How to start a group

List of groups A suggested meeting format
Typical meeting etiquette Attending meetings of other fellowships

How to start a group

For the well-known recovery fellowships like AA, NA, and OA, starting a group is usually as simple as picking a meeting place and time, putting them in a meeting list, and then waiting for others to show up. Not so for newer smaller fellowships.

Before you have any need of a meeting space, you need two or more recovering local members who will support the new meeting together. The way to build fellowship is to begin finding local people in need of recovery from gaming addiction. There are many such people in every town and city, floundering in halfhearted attempts to fight addiction and moderate their gaming. Over time, they will inevitably run into trouble of one kind or another and come into contact with marriage counselors, student counselors, psychologists, therapists, ministers, doctors, or unemployment agencies. The way to maximize our chances of meeting our local fellows sufferers is to let these professionals know that a fellowship for overcoming excessive gaming exists and how to contact us.

We suggest making contact with your local professionals, starting perhaps with ones you already know. Print copies of the Info for Professionals pamphlet to distribute, along with ways to contact you. You may or may not feel safe giving out your phone number. We suggest giving your first name only along with an email address, perhaps one that you create specifically for this purpose, and either checking the email frequently for responses or having them forwarded to your main email account. Newcomers might also reach you through the List of local groups on this website, if you have added your contact email to it.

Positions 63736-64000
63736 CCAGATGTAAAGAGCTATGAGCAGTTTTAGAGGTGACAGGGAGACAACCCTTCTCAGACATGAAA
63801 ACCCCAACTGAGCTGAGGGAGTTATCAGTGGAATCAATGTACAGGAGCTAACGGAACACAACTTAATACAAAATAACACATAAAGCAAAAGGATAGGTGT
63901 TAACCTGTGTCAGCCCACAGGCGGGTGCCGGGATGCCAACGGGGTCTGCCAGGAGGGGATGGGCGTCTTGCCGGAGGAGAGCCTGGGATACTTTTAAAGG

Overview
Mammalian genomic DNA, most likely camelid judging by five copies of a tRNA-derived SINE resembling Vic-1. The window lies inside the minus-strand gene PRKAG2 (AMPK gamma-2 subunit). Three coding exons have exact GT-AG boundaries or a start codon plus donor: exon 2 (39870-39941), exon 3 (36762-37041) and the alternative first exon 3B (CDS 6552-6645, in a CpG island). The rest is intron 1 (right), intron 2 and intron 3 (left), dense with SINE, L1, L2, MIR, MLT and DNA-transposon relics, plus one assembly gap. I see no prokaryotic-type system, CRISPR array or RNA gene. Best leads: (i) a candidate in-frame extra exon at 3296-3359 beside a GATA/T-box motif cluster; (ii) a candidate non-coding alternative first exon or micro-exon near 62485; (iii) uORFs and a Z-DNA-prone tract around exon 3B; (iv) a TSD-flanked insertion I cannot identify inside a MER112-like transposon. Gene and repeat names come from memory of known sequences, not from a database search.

When you arrange to meet up with a new person, you might consider bringing along a friend, preferably one in C.G.A.A or another recovery fellowship. In our Basic Text, read the section on working with newcomers for a workable approach of sharing experience and offering help to a new prospect.

You will undoubtedly hit it off with some folks and not with others. For those who feel unsafe, take care to set healthy boundaries for yourself. For those who quickly become new friends, you will find strength, encouragement, and accountability in your recovery. We gain so much from them, much more than we seem to give, as we relate to each other’s stories and learn from each other’s successes. Together, you and your new friends will more easily shoulder the task of building a local fellowship and starting meetings. As the group grows stronger, so too does its individual members.